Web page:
Turns Out, Dogs Go Through a Grumpy Teenage Phase During Puberty, Too

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It may come as no surprise to puppy parents, but researchers have now shown that dogs can go through a moody teenage phase, too. A new study, conducted at Newcastle University in the UK, looked at the behavior of 368 dogs as they went through doggy puberty (between 5 and 8 months of age).

To test whether dogs rebel against their owners as they grow up, researchers studied the levels of obedience exhibited by trainee guide dogs. They looked at the behavior of a variety of breeds (including Labradors, Golden Retrievers, and German Shepherds) towards both their human “parents” and strangers during adolescence. 

Like their human teenage counterparts, the dogs in the study seemed to get noticeably more rebellious during their teenage years. 

For example, the researchers noticed that dogs going through puberty took considerably longer to respond to the command “sit” between the ages of five and eight months compared to when they were younger or older. However, this disobedience happened only when the command came from their owners. When strangers asked the dogs in this age group to “sit,” the teenage dogs were no less likely to obey than at any other time in their lives. 

The researchers also noticed a difference between how secure dogs were in their attachment to their owners and how difficult they were during their teenage phase.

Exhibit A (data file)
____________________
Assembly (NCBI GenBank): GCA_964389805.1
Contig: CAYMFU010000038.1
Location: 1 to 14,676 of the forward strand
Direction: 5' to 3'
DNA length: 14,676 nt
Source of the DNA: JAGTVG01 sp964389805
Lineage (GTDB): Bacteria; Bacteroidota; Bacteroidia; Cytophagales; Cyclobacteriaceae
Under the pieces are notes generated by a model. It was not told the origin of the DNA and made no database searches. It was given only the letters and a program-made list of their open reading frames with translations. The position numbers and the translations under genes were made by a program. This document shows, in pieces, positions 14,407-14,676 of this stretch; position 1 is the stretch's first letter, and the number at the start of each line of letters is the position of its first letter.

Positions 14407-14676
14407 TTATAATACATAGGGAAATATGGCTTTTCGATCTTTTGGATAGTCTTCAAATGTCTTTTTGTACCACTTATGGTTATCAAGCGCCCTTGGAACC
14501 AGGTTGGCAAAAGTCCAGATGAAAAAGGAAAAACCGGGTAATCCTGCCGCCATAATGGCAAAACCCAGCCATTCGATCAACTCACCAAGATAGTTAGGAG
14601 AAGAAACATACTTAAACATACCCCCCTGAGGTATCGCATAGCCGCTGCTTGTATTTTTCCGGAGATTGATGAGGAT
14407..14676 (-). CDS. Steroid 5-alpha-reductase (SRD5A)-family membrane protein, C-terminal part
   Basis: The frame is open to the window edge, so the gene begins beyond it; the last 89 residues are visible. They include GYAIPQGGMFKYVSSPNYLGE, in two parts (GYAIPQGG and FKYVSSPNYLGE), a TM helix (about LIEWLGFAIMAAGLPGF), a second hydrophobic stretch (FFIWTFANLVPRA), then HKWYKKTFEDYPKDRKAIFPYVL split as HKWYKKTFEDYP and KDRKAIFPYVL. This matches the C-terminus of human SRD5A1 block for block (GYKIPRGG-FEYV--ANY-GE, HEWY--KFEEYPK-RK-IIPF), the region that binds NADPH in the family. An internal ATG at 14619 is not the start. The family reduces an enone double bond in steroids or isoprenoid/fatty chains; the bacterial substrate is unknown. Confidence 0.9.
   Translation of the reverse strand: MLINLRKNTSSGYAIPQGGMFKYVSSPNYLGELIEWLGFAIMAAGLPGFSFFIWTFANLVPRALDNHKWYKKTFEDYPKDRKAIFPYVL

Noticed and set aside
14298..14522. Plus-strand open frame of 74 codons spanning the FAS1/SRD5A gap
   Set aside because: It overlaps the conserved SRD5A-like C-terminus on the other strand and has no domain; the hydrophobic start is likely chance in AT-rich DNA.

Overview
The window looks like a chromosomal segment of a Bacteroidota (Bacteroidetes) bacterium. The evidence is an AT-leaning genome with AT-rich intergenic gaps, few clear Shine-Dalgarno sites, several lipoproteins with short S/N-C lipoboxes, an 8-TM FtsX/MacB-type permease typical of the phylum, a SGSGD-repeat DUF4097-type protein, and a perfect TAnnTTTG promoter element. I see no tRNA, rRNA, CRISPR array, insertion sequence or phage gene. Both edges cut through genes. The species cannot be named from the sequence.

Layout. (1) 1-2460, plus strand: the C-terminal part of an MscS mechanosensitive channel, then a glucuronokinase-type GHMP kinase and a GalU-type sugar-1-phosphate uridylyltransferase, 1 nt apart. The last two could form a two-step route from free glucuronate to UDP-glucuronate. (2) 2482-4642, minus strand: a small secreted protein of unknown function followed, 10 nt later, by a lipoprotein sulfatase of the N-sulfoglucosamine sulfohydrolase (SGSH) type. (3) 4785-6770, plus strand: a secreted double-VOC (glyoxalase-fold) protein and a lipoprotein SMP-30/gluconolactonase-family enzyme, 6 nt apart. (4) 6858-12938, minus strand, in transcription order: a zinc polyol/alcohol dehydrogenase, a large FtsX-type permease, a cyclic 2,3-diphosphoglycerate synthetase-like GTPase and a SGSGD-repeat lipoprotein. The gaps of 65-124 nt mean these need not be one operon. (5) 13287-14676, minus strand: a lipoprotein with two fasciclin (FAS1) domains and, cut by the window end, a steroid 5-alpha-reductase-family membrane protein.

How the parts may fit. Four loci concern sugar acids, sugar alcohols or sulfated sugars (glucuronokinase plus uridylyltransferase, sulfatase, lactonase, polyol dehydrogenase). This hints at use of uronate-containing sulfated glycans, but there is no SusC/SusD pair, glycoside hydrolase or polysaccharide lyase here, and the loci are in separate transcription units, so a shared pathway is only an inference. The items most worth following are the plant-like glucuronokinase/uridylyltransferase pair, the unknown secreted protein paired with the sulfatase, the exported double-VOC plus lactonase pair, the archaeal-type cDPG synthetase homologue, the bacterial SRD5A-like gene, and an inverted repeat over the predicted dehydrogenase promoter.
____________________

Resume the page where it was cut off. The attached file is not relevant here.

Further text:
Speaking to The Guardian in a recent podcast, lead researcher on the study Dr. Lucy Asher expanded on this point. She pointed out that “the dogs who appear to have insecure attachments with their owners, dogs you might call “clingy,” appear to have the most problems during this teenage period.” She thinks the reason for this might be similar to how insecure kids often test their parents’ love during adolescence by being bold.

So how can owners deal with their teenage dogs? According to Dr. Asher, the exact same way parents should ideally react to difficult adolescent children. She says that dog owners should recognize that it’s just a passing phase. Instead of punishing their four-legged friends, owners should show patience and reward good behavior. For teenage dogs, just like teenage kids, punishment can often backfire and make their behavior worse.

This study is important because peak doggy teenage angst ties in with the time dog owners are most likely to bring their new puppy to a shelter. But, according to the study, the effects of dog puberty are notably reduced by the time a dog gets to be one year old. So if you find yourself dealing with a moody teenage pup, hang in there—it gets better.